With the sweetness and gentleness of a man comfortable in his faith Giancarlo displayed his collection of small iconographic images to the folks taking their morning espresso at Café La Piazzetta. When he got to our table both Harold and I gave him a Euro coin donation for a copy of Santa Lucia.
“Gnosis,” Harold said as Giancarlo departed.
“I feel an elaborate explanation coming on,” I said.
“Indeed. You’re familiar with St. Lucia?”
“No, I’m not.”
“To ensure her celibacy in the service of Christ she plucked out her own eyes. An act guaranteed to render her no longer desirable to her many suitors.”
“Ouch. An extreme gesture, wouldn’t you say?”
“In her eyes—so to speak—it was barely adequate compared to her Lord’s ultimate sacrifice.”
“So where does gnosis come in?”
“Giancarlo obviously believes that through the intercession of his patron saint he might achieve salvation, no?”
“A reasonable assumption.”
“So now recall the story of Dante and Beatrice.”
“The artist and his muse?”
“It goes way beyond that. I just read a recent interview with Harold Bloom, Sterling Professor of Humanities at Yale. Among other topics, he discusses Dante. He points out that the Catholic Church claims the poet as one of its own, even though a close look at his work reveals all sorts of fascinating heresies.”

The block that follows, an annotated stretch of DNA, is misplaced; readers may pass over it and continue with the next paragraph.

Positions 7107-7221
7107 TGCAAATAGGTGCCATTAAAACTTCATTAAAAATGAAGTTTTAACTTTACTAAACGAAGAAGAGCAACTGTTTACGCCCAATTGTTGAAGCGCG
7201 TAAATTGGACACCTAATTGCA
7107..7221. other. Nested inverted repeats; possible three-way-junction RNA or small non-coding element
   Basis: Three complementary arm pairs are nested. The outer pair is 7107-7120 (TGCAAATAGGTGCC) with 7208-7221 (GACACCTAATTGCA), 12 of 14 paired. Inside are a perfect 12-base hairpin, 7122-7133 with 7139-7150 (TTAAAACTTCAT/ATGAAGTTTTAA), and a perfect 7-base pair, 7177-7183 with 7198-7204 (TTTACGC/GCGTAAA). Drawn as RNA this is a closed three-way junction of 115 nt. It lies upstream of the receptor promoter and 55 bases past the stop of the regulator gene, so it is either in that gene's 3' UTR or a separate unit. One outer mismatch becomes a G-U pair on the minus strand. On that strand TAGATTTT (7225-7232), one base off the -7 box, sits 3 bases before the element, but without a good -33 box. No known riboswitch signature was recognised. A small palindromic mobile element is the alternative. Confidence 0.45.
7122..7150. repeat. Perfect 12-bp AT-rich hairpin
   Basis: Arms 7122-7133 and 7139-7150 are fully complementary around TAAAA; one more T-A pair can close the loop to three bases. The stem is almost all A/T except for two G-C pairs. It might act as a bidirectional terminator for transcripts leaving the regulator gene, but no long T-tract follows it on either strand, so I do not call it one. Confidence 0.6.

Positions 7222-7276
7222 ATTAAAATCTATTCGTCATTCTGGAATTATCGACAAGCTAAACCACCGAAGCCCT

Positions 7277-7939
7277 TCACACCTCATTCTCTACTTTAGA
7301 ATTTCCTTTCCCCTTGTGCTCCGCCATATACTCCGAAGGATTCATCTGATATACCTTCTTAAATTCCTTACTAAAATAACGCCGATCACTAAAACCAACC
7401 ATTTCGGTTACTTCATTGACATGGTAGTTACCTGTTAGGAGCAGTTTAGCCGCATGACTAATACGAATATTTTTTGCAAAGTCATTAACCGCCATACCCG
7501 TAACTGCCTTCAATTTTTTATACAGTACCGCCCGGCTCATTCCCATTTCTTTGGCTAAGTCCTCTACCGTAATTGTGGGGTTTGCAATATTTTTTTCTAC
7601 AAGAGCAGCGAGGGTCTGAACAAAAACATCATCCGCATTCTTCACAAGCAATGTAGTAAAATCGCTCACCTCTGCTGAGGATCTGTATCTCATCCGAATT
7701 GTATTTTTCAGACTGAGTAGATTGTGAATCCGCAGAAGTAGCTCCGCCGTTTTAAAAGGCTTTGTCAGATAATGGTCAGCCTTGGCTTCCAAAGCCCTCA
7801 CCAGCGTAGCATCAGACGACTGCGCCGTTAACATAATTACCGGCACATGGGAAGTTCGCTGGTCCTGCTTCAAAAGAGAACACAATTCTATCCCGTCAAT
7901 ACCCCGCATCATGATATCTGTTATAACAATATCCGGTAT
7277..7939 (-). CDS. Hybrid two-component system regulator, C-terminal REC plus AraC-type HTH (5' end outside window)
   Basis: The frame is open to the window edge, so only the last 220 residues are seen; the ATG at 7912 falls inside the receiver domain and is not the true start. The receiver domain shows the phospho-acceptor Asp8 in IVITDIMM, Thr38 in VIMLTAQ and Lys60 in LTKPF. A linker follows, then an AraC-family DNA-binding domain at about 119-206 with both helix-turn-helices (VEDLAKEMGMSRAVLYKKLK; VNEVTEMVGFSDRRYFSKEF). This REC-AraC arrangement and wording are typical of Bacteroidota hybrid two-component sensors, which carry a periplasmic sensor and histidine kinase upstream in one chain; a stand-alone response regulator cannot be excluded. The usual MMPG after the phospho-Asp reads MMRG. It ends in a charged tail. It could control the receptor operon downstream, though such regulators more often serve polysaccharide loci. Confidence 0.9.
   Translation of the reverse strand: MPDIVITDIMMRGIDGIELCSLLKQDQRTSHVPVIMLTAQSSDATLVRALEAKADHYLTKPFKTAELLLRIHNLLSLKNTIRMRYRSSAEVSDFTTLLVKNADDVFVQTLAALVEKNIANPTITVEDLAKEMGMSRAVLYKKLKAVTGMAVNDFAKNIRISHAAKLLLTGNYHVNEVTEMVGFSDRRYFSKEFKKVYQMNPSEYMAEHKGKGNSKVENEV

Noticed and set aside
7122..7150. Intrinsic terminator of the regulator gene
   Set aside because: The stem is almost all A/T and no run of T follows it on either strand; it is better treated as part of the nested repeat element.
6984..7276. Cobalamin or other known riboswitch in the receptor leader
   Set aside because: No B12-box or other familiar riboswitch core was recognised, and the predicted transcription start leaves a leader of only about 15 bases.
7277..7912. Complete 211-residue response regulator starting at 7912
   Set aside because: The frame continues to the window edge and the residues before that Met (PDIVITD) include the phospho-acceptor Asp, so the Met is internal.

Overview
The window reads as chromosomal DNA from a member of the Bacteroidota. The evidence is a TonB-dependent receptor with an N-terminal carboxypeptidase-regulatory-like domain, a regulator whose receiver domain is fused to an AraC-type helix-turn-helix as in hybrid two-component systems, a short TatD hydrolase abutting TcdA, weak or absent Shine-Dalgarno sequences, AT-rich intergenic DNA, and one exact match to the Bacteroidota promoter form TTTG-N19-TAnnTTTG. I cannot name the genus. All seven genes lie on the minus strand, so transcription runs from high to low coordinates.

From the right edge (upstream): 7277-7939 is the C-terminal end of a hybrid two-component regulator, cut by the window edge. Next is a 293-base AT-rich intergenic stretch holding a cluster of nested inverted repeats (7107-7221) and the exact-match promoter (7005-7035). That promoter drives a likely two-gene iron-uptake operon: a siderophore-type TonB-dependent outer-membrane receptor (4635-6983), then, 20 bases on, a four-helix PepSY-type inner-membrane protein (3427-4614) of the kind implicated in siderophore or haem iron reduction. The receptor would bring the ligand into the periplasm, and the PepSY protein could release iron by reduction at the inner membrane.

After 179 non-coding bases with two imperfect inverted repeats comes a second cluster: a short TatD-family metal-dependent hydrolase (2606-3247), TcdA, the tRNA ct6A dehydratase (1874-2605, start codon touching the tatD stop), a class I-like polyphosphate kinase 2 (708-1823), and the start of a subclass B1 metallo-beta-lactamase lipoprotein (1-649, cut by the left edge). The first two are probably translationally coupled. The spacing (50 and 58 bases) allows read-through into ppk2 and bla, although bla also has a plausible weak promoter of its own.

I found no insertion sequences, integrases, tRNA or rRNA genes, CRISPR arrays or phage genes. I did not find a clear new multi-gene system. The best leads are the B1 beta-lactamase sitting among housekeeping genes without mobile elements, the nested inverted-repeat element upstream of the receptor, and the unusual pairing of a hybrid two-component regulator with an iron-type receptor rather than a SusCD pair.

“Indeed. One of which is not exactly gnosticism, but rather a sort of personal gnosis.”
“Dante claims Beatrice, the woman he loves, is essential not just for his own salvation, but for everyone's salvation.”
“My friend, I’ll have to think about that for a while.”
Harold smiled. “And while you’re at it, lad, think also about the role Vittoria plays in your life as an artist. She’s your muse, isn’t she?”
“Well, then, why does one write a novel if not to help others achieve a form of salvation?”